You can participate in the 8-week MBSR course if you are currently taking antidepressants and/or other prescription medication. If you have concerns about your participation in the program, it is best to contact your own health care provider prior to registering for a course.

  • Can I participate if my health does not allow me to sit on the floor or do yoga?

    You can fully participate in the 8-week MBSR course even if you have physical limitations. Each of the mindfulness practices can be modified according to what your body can do in the moment. Body awareness is a key component of the stress reduction program. We can greatly reduce stress and injury when we understand and respect our own physical limits as well as our capabilities.

  • Do I need a daily mindfulness practice to make progress?

    For mindfulness to have a lasting impact on stress as well as other areas of your life, a daily mindfulness practice is crucial. While participating in the 8-week course, you will be given daily homework assignments with handouts and CD’s designed to support your home practice. While participating the course, the homework will require 45 minutes to 1 hour of your day. However, studies have shown that once the practices of mindfulness are properly understood, consistency is the most important aspect of mindfulness. When you have completed the 8-week course a consistent, daily practice – whether 15 minutes or an hour a day – is what will support you in making ongoing changes in your life.

  • Are any of your programs covered by insurance?

    We do not accept insurance at this time. However, you may be able to use a Health Savings Account or a similar type plan to cover the cost of the class. Please contact your own health insurance company. We can provide a letter describing the 8-week program for your physician and/or insurance company.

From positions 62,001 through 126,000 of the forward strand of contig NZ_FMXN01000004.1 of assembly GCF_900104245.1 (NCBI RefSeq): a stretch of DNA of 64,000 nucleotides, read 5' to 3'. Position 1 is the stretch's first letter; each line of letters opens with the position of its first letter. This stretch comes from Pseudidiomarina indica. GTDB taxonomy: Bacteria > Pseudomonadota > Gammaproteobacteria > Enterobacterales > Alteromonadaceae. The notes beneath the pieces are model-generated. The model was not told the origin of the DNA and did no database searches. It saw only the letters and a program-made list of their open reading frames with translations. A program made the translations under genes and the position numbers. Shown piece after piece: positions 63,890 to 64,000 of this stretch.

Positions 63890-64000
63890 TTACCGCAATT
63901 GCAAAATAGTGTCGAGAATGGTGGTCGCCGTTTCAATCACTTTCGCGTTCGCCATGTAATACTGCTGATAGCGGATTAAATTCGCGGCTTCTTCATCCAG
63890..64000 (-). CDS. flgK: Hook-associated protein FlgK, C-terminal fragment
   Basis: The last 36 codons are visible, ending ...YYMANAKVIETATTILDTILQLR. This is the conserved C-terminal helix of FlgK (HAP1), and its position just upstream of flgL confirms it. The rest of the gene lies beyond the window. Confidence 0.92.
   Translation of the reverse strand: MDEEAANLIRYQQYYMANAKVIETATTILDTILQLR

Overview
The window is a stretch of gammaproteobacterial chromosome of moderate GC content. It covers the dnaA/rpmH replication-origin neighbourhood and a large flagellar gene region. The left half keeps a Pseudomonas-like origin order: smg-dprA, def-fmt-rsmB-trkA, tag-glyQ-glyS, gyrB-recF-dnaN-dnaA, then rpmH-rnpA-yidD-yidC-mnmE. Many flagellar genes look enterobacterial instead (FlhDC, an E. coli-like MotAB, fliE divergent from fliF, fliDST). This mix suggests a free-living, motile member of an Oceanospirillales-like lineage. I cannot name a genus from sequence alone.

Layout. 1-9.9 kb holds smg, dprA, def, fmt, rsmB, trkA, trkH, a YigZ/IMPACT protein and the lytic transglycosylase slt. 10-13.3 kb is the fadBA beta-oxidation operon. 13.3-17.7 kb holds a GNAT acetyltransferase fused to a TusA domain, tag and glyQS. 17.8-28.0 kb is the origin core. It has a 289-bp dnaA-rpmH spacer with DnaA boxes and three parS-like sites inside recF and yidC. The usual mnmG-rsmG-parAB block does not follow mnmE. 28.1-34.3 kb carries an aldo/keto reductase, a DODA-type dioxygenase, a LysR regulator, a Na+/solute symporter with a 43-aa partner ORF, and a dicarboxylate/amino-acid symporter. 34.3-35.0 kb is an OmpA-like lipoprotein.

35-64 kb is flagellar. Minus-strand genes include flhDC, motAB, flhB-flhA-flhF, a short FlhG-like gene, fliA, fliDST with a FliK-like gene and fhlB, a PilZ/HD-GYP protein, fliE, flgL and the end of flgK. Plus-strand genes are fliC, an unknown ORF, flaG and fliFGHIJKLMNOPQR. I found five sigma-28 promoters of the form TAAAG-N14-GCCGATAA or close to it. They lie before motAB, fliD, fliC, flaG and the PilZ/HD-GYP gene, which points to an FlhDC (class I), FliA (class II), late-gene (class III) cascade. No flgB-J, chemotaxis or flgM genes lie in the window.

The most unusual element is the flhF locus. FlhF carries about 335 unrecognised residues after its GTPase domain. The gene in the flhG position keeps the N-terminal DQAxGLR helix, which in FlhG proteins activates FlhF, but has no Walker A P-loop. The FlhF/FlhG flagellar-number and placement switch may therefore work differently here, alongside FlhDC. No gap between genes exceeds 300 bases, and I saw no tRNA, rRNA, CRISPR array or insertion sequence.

• What is your refund policy?

    Once the 8-Week Course begins we do not offer refunds except in the case severe illness. If life circumstances cause you to miss three or more classes, you may repeat the class at a later date. Payment received will be held and applied to the next course.

  • Will the practice of mindfulness conflict with my religious or faith system?

    The 8-week MBSR program is classified as a form of complementary medicine. Although mindfulness is an important component of the Buddhist tradition, the MBSR program does not reference or rely on any specific religious or faith system. The 8-week course is taught with a clear focus on using mindfulness as a way to train one’s attention on the present moment through the observation of physical sensations, thoughts, and emotions. This crucial information enables you to respond to life with a greater sense of clarity and choice.

    One of the best ways to learn how to pay attention is to slow down. By slowing down you are able to begin to look more closely at what is happening in the body, the mind and the emotions. Consequently, as a part of the 8-week course you will practice various forms of mindfulness meditation simply as a means of slowing down and observing the present moment. In this way, meditation can become a way of life whether eating, exercising, talking or sleeping.

    Most religious and faith systems have their own unique set of practices designed to cultivate slowness and because of this many people find that the practice of mindfulness complements their own faith system or spiritual journey.